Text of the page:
Jumbo loans have more stringent standards considering that lenders inherit greater risk given the size of the loans. As the name suggests, jumbo loans are larger compared to other mortgages, meant for homes whose prices are on the higher side of the spectrum.
Whether you are shopping in a pricey neighborhood, or a bidding war has driven up the price of a property, a jumbo loan could be the best product.
Given the size of the loan, the credit standards are higher. We have good news if you are wondering, ‘Is 700 a good credit score?’
- The minimum credit score requirement for a mortgage up to $1 million is 700, and it goes up from there.
- For a loan between $1 million and $1.5 million, you’ll need a credit score of at least 720. And for a mortgage between $1.5 million and $2 million, the credit score minimum rises to 740.
An FHA loan is one backed by the Federal Housing Administration. As alluded to above, there are credit tiers for this type of loan product based on the buyer’s amount toward the down payment.
- You will need a FICO score of at least 580 plus a down payment of 3.5% of the purchase price.
- You will need a FICO score between 570 and 579 plus a down payment of 10% of the purchase price.
An FHA loan also has other requirements, including a debt-to-income ratio of less than 43%. The buyer is expected to purchase mortgage insurance, live in the home as their primary residence, and show proof of regular income and a job.
Total Mortgage works with borrowers like you across the United States. Let Total Mortgage match you with one of our mortgage experts today.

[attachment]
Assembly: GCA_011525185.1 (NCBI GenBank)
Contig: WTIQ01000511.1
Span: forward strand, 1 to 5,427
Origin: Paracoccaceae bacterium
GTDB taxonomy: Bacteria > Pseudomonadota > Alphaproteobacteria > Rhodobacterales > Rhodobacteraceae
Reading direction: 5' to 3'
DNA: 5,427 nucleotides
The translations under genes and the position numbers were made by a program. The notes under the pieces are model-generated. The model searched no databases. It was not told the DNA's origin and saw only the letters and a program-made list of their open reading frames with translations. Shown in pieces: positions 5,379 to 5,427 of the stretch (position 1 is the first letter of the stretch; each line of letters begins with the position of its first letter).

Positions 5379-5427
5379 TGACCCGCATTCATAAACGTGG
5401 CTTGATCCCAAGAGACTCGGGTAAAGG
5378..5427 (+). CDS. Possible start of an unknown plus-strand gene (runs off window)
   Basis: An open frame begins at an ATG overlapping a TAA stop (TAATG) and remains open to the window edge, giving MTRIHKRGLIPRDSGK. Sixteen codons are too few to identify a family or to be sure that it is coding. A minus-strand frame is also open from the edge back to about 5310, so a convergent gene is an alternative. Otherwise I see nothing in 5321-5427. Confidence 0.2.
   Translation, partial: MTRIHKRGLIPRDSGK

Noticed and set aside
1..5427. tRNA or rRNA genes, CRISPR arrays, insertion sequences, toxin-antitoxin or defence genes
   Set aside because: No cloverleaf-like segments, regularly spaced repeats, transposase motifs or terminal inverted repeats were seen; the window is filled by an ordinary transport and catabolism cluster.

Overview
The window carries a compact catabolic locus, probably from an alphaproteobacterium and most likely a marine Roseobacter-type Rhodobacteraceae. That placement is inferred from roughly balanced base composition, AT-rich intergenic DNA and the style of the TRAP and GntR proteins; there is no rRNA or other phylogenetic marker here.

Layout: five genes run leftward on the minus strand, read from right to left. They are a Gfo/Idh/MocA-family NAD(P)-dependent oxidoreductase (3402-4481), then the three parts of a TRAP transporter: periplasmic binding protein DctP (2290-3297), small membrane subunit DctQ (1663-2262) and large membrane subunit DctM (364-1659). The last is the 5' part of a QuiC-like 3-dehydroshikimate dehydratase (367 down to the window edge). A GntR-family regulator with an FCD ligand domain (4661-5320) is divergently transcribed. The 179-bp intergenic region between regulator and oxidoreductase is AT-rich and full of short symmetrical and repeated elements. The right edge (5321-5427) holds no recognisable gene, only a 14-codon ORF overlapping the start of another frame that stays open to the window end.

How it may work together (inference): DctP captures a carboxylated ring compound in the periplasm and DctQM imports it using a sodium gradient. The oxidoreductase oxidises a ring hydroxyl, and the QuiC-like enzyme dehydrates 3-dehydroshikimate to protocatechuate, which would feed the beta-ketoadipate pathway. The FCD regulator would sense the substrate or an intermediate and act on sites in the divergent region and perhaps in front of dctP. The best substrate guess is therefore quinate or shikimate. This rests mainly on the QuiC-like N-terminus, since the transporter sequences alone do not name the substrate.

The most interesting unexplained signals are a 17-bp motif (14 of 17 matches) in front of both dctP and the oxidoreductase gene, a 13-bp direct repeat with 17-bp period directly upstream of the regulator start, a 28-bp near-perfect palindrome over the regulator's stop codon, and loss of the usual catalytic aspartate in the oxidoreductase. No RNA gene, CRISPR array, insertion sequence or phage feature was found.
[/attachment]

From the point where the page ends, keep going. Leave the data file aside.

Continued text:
Understanding How Your Credit Score Is Determined
Credit scores let lenders assess the lending risk associated with a prospective borrower. A FICO score further analyzes that data to determine the likelihood that a consumer will be able to repay their debts on time or late.
The credit score reflects the information in each of the three credit reports, while a FICO score, in particular, is split into five separate groups with the following impacts:
- Payment history (35%)
- Amounts owed (30%)
- Credit history length (15%)
- New Credit (10%)
- Credit mix (10%)
What Is the Perfect Credit Score?
Many potential homebuyers want to know whether or not 680 is a good credit score or if 700 is a good credit score.
And while it is probably high enough to qualify for a mortgage, there is still room for improvement. According to Experian, the top FICO score falls between 800 and 850, a range it deems “exceptional.”
What Is a Fair Credit Score?
For potential homebuyers managing a 640 credit score, you should know that this FICO score falls into a range that is deemed fair, between 580 and 669.
What Is a Low Credit Score?
A low FICO score falls below the 670 level, according to Experian. Let’s further drill down these scores into various categories according to the following table:
Ways to Increase Your Credit Score
Prospective homebuyers whose credit score needs improvement or who are just looking to lock in the best possible interest rate on a mortgage could take specific steps to improve their credit score.
- Pay your debts on time: Payment history comprises 35% of your FICO score.
- Reduce your credit card balances: The best credit scores boast a utilization rate of less than 10%.
- Refrain from applying for other credit in the months before attempting to secure a mortgage.
Find the Type of Loan That’s Best for You
Total Mortgage is ready to help you with your mortgage needs. Whether you are buying a home, refinancing, or seeking a home equity loan, Total Mortgage can get you a free rate quote today.